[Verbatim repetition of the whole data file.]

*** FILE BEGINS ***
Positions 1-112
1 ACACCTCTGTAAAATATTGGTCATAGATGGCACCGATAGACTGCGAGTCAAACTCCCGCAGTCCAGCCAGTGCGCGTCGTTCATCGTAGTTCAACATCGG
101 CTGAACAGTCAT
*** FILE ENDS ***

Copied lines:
Positions 1-112
1 ACACCTCTGTAAAATATTGGTCATAGATGGCACCGATAGACTGCGAGTCAAACTCCCGCAGTCCAGCCAGTGCGCGTCGTTCATCGTAGTTCAACATCGG
101 CTGAACAGTCAT